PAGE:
It’s early July and most schools in the Northern Hemisphere have just started their summer holidays — which is just as well for Cori Gauff. If it were any other time of the year, the 15-year old would have to explain her absence from the classroom missing her history lessons. As it stands now, Gauff — who prefers to be called by her nickname Coco — is making history.
The Florida schoolgirl, who turned 15 less than three months ago, is the youngest-ever player to make her debut at the All England Lawn Tennis and Croquet Club — Wimbledon — the oldest and most venerable tournament in the tennis world, certainly when it comes to the four Grand Slam titles of Australia, the US, France and Britain.
And what a debut it was! She eliminated Venus Williams, 24 years her senior.
Gauff’s first name is pronounced the same as her father’s, Corey. “He likes to say every time they call me ‘Cori,’ they’re cheering for him,” Cori said on Monday, with filial exasperation.
Gauff was born in Delray Beach, Florida on March 13, 2004. She grew up in Atlanta before moving back to Delray Beach to focus on tennis.
Her father, Corey, is her primary coach and was a basketball player at Georgia State. Her mother, Candi, was a hurdler and heptathlete at Florida State. All the members of Gauff’s immediate family have the initials C.D.G., including her younger brothers, Cody and Cameron — not that those initials have anything to do with her initial victory at Wimbledon.
Williams had won two of her five Wimbledon titles before Gauff made her appearance in this world. The little starlet had posters of both Venus and Serena Williams on her bedroom wall. A heroine, but certainly not enough for the teen to be awestruck, dismissing Venus 6-4, 6-4 in straight sets.
Motto: Wing it!
What’s more, Gauff became the youngest player to win a main-draw match at the tournament in London SW19 since Jennifer Capriati in 1991.
On Wednesday, Gauff followed up with a 6-3, 6-3 straight-set win over Magdealena Rybarikova to reach the third round. Rybarikova has reached the tournament’s semi-final in 2017.
“I just literally don’t play with any pressure,” Gauff said. “I just tell myself whatever happens happens. I mean, my motto is just, like, wing it.”
Wing it? Who is she trying to kid?
“I want to be the greatest,” she said, evoking boxing icon Muhammad Ali.
Hard-hitting talk indeed, but a look at her meteoric rise shows it’s not an unrealistic ambition from a precocious teen who has long been punching above her weight.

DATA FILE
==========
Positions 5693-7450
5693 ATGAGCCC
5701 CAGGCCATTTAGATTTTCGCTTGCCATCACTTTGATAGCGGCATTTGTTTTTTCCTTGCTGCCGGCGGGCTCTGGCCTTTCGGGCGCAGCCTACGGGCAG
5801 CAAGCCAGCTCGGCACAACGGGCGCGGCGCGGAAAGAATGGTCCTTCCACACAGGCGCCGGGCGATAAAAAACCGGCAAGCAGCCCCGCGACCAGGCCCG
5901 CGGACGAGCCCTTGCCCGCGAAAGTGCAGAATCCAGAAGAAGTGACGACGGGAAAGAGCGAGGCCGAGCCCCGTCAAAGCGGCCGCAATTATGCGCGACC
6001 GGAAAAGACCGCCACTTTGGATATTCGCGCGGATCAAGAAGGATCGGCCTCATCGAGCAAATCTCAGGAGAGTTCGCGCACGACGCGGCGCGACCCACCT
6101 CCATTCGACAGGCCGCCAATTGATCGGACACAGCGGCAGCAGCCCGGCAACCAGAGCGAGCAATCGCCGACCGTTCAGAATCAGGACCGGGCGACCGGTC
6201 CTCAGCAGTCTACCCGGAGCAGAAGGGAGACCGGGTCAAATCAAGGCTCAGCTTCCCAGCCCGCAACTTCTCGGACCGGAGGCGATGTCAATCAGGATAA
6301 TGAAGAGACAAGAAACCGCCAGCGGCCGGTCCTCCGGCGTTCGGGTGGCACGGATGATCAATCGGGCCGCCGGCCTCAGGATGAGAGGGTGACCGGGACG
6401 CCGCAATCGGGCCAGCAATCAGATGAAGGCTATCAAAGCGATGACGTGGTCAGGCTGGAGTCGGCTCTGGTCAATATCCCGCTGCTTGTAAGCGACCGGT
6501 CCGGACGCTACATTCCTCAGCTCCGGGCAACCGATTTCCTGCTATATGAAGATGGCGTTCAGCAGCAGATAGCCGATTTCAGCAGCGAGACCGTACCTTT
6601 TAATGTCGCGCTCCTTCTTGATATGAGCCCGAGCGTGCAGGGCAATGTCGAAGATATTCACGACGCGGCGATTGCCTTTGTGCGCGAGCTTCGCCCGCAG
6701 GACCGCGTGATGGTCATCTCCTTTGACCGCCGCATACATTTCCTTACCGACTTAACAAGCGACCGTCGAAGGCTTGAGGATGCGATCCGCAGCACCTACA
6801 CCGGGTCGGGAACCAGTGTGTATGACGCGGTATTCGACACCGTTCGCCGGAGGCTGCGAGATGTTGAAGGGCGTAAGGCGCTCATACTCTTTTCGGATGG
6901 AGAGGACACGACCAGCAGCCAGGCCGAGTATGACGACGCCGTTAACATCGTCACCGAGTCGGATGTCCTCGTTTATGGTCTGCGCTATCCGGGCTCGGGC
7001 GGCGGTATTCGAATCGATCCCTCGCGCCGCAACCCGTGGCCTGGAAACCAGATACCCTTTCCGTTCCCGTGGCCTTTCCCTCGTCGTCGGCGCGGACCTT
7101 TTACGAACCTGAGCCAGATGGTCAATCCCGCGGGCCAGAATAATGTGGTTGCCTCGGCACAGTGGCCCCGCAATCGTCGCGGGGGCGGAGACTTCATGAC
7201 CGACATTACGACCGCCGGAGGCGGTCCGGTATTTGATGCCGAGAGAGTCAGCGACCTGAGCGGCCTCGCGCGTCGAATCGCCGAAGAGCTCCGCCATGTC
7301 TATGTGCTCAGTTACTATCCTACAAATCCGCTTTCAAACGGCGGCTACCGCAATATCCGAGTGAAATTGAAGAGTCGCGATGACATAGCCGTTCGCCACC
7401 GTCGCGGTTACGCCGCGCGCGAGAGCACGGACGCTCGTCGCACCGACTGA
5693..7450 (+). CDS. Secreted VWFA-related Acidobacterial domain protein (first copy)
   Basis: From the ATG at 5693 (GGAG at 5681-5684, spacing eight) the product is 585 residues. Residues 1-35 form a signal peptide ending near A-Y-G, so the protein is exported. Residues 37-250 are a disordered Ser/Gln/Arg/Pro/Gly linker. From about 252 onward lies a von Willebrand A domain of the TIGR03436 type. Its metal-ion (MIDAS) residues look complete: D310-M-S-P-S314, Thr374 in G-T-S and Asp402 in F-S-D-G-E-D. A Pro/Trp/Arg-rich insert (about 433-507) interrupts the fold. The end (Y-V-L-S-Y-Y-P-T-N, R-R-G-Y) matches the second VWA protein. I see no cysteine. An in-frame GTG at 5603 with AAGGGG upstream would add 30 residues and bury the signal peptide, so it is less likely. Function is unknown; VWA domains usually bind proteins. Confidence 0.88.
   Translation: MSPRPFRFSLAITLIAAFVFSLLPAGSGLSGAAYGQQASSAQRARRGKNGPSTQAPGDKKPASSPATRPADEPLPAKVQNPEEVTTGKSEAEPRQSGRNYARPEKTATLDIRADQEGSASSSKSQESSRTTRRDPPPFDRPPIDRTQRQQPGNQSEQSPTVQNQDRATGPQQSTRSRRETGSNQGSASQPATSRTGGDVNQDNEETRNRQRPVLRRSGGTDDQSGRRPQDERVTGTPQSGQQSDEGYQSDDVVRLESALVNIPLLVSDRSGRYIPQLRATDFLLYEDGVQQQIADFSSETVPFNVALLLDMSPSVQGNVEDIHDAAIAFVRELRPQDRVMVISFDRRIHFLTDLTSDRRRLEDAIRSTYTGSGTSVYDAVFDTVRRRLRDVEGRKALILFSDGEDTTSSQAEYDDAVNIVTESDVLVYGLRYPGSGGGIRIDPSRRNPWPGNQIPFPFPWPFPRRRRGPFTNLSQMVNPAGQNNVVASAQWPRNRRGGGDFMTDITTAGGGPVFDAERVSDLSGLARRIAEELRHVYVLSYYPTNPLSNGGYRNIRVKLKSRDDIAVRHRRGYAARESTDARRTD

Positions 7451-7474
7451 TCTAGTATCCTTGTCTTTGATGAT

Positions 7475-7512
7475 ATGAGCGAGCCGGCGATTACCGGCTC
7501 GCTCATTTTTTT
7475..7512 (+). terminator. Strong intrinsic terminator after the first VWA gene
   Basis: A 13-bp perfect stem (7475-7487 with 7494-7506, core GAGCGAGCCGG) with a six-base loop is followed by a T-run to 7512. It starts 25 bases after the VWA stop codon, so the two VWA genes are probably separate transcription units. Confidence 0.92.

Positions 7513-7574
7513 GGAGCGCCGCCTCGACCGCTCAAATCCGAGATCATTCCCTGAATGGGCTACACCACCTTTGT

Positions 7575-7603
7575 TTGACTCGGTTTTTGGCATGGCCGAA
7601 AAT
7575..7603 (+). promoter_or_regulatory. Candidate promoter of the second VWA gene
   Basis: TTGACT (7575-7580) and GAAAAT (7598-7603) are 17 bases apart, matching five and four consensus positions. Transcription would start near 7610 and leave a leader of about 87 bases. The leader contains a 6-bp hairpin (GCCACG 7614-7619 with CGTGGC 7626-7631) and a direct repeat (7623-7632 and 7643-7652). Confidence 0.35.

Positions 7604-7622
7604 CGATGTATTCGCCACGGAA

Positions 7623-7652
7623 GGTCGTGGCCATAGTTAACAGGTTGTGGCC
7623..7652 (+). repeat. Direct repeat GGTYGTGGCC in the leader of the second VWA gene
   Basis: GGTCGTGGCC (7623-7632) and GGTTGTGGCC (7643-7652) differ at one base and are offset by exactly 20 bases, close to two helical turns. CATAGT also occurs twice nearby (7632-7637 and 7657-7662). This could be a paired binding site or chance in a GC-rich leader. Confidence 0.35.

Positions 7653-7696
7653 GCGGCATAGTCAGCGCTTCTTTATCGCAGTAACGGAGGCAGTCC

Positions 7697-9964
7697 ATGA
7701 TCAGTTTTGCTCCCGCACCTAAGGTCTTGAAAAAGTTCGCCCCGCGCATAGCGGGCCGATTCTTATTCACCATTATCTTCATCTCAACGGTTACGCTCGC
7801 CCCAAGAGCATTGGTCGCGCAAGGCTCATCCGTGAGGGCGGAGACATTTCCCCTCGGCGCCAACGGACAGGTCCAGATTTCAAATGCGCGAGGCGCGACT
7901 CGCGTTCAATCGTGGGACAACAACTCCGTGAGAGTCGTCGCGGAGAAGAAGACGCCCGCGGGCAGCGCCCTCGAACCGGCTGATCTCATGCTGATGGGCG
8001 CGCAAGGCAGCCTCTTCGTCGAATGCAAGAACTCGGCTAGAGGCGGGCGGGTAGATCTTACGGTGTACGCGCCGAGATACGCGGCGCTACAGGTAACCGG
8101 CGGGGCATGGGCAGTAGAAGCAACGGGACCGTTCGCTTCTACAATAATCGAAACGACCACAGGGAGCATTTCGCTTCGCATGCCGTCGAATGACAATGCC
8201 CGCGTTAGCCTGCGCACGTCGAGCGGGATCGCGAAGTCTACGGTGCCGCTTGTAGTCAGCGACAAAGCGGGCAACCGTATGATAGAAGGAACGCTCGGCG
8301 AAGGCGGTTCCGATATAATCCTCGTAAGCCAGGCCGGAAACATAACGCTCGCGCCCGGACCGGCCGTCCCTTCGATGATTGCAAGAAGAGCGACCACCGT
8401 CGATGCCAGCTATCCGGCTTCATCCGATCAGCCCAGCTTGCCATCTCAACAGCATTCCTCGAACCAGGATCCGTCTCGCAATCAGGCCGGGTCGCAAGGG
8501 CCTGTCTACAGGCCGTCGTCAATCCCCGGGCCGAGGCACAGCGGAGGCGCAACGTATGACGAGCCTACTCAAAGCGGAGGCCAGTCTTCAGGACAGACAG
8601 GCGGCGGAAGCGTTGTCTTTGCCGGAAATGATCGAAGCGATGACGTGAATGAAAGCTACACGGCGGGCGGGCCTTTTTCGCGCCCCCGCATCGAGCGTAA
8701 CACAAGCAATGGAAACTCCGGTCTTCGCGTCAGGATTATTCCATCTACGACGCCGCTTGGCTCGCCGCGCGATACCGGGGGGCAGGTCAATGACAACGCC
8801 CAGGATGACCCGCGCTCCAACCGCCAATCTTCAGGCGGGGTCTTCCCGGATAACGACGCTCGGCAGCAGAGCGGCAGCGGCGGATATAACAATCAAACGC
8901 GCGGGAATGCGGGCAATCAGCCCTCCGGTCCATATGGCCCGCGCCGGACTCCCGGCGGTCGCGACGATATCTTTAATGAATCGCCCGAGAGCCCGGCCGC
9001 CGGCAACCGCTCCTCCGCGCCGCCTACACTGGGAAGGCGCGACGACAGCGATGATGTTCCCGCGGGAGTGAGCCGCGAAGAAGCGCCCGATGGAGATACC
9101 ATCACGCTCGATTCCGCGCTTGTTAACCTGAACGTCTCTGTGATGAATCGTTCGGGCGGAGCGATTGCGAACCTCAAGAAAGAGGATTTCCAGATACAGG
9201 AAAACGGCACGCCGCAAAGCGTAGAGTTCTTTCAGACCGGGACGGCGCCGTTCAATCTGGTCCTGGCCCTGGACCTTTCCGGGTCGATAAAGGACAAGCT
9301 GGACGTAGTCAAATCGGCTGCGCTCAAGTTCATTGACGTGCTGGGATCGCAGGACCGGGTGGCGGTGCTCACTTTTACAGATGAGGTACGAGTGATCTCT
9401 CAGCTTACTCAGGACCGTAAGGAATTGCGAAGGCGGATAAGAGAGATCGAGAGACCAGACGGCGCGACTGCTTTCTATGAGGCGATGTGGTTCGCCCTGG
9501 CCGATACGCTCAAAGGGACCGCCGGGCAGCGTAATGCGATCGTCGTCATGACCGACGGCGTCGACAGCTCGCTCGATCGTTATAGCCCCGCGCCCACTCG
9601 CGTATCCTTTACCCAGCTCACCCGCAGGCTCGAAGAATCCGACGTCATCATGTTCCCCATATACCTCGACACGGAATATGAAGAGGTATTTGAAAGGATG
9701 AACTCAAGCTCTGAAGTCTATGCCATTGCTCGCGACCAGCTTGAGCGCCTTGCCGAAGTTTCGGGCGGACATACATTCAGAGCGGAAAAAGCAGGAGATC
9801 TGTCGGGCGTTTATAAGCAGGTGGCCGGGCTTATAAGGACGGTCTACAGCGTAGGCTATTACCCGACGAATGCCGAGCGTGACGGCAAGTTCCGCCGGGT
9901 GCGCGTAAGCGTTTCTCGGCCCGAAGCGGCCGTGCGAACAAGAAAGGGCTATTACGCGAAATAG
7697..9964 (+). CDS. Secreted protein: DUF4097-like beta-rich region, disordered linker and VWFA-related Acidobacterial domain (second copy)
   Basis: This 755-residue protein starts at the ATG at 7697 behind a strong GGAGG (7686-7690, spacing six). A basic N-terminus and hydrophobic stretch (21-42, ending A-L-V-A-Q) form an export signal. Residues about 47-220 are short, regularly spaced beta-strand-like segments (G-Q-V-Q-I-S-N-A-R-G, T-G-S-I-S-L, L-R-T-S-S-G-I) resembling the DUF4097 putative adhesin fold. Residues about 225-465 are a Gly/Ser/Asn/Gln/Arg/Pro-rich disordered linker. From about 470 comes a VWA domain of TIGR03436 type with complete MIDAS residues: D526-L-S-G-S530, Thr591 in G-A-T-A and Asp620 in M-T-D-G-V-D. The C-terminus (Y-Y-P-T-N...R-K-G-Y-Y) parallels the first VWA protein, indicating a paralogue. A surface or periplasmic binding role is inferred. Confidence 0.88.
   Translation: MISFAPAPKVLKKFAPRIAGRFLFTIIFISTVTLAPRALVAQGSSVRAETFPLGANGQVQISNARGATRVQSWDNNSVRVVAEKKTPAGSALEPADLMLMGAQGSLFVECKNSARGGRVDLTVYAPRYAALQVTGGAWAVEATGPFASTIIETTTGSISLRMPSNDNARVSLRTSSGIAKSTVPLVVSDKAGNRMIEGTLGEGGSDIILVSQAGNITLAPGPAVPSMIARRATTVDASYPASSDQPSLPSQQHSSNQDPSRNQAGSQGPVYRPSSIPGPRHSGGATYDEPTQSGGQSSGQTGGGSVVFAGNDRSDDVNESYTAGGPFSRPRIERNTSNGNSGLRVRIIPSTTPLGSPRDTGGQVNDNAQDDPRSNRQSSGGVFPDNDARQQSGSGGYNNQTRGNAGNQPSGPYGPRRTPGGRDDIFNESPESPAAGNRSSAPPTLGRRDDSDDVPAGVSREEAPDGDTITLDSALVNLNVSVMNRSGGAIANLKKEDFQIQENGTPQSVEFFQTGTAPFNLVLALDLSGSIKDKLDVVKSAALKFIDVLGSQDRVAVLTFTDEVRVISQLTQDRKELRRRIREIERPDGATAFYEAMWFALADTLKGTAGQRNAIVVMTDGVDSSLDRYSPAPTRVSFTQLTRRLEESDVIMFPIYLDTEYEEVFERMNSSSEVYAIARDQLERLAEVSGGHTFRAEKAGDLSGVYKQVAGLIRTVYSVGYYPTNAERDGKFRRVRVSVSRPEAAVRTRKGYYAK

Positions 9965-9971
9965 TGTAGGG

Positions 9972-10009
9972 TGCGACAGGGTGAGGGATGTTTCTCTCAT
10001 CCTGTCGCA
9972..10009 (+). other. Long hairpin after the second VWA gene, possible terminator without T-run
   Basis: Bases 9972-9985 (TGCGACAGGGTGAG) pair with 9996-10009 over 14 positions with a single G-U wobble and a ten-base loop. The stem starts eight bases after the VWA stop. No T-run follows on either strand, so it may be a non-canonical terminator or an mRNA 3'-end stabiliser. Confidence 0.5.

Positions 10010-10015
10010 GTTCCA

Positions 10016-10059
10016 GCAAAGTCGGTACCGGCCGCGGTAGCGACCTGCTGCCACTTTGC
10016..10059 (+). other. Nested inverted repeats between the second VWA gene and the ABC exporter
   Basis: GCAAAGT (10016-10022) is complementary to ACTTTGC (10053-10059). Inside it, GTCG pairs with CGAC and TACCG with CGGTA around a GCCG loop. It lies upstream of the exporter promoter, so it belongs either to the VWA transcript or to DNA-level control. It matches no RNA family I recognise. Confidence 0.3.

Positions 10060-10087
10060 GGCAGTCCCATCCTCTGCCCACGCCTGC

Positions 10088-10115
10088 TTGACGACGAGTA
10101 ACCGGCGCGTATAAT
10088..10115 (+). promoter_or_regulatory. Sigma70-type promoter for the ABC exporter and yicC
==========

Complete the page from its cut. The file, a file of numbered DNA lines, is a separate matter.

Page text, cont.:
The match with Venus was Gauff’s grand-slam debut in the main draw of the women’s singles but she is already used to the slam stage. She reached the showpiece of the girls’ singles at the US Open in 2017 aged just 13, making her the youngest ever finalist.
At the French Open the following year she won the title just over two months after her 14th birthday.
Among those expecting great things from Gauff is Roger Federer, whose Team 8 management company represents the youngster.
“I’m super happy for her,” the Swiss great said. “I saw the last couple of games when she qualified. Obviously everybody was waiting to see what the draw was going to be like. It’s a great story. Coco is a nice girl, works really hard. I think she’s obviously got a wonderful future ahead of herself.”
She entered her Wimbledon debut ranked 313th by the Women’s Tennis Association, while Williams entered 44th. Despite the chasm in experience, Gauff swept her opponent aside with a mental strength that belied her years.
She entered her Wimbledon debut ranked 313th, while Williams entered 44th. Despite the chasm in experience, Gauff swept her opponent aside with a mental strength that belied her years.
Although she schooled Williams on the court on Monday, Gauff still has plenty of lessons to learn before she reaches the top — not least at school.
Gauff had to stay up late to take a science test at 11pm UK time the night before her final-round qualifier. She went on to beat Greet Minnen 6-1, 6-1 in less than an hour.
“I’ve always challenged her, from the beginning of this when we started, telling her that she’ll be able to change the world with her racket,” her father told the New York Times, with Coco admitting that her father-coach relationship has been difficult at times. Nevertheless, her career is accelerating fast and she is expected to earn $1 million this year in sponsorships from New Balance, racket maker Head and the pasta company Barilla. Small wonder then she’s causing such a racket on the tennis court.
—With inputs from agencies